My paternal grandmother will be 100 this year. My mother died 13 years ago. My father, in a blend of grieving his wife and tending to his mother, has taken to giving his children pieces of family significance with every visit. At some point, he gave me a sugar bowl my grandmother purchased when she visited my parents shortly after my birth.
It’s a piece of pink English pottery. It is painted with a pastoral scene. It was once broken and glued back together, although one small piece was never found, so there is a small chip in the unlikely place of the middle of the bowl. I use the sugar bowl daily, although it doesn’t technically contain sugar. I say technically because I use a sugar substitute. Not everything my father hands off to us is quite as appreciated.
What is so holy about the blood from a womb?
And am I then, a non-woman, an un-woman? For tabletting these days away with modern medicine we are meant to feel guilty about, because Christianity, because feminized fish?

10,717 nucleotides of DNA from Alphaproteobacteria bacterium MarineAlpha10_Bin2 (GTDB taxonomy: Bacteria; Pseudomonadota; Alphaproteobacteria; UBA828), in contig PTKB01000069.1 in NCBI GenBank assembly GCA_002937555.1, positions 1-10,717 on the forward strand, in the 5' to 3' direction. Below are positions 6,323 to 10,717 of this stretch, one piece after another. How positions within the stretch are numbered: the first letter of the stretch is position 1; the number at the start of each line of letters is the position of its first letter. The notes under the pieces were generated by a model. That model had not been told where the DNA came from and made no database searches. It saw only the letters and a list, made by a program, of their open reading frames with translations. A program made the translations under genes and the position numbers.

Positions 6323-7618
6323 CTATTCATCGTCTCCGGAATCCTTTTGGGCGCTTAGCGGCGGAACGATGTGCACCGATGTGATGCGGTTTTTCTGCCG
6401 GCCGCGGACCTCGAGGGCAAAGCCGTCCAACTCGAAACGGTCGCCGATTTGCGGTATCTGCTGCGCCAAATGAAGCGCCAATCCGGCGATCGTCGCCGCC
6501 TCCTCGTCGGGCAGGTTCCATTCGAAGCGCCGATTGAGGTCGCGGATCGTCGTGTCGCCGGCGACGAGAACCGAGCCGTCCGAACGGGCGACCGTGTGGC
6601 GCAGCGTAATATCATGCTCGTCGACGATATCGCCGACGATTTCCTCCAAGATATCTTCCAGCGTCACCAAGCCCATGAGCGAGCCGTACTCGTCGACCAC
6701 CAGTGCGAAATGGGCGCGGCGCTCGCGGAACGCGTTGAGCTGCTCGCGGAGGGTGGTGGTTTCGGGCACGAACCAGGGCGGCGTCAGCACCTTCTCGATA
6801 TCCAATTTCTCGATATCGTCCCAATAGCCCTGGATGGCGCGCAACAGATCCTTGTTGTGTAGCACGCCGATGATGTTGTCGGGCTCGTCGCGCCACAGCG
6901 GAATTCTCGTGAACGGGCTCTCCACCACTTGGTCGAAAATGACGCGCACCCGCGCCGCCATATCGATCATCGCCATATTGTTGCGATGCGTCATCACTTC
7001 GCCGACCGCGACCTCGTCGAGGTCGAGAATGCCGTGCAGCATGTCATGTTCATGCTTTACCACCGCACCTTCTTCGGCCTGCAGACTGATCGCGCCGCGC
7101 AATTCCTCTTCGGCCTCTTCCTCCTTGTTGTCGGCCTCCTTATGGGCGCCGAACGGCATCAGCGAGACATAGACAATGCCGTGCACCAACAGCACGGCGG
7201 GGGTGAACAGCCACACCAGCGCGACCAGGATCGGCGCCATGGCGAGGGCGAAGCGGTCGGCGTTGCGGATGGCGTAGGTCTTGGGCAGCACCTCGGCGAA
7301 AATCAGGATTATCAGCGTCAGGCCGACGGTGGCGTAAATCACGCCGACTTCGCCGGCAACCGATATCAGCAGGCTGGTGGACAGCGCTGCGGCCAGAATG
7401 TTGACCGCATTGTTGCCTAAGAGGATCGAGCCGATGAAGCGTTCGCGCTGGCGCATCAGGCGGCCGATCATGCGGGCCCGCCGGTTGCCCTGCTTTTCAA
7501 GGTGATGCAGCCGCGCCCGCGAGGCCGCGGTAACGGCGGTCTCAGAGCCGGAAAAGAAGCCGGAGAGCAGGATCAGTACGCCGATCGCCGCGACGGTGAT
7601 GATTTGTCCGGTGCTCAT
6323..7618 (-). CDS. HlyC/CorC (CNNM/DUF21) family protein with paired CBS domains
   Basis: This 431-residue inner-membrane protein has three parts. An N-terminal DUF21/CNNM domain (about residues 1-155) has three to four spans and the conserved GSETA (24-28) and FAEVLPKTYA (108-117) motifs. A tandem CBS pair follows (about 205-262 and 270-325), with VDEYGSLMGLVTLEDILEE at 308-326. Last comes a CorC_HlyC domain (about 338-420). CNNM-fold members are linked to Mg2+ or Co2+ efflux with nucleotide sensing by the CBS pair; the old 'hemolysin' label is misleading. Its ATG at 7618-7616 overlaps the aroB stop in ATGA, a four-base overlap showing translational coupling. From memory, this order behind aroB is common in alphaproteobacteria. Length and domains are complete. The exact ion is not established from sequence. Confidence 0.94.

Because I wear my hair short, never wear a dress flowing red or black, because I do not limit women to cis white sock robots, because I include my trans sisters and my enby siblings, because the patriarchy is delighted when we police each other’s clotted tampons.
When we accidently leave out those who have had hysterectomies over hysteria of a battered woman who needs a shelter, who was never a man in the first place.
All humans bleed. Some more than your soaked gusset, your baby-home-nest clear out. Your curse does not give you the right to cast legislation over others.
It won’t be long now – I know, I’ve done nothing but whine about them being home. Now I’m sort of wondering if I’ll look back on home-learning with a tear in my eye. Like this lunchtime, I thought, ‘this is one of the last lunches you’ll have together in term time, isn’t that sad?’ My kids, however, are nothing if not reliable. Within five minutes they were screaming at each other about something screen-related, I assume. Which I won’t miss AT ALL. It’s been awful and exhausting – I never thought my children would cry daily after babyhood was over. At that same time, I’ve loved slowing down with them, focussing on them above everything else, getting right into what they are into (Star Dew Valley rules btw). I’ll wave them off joyfully but I wouldn’t give this time back, either.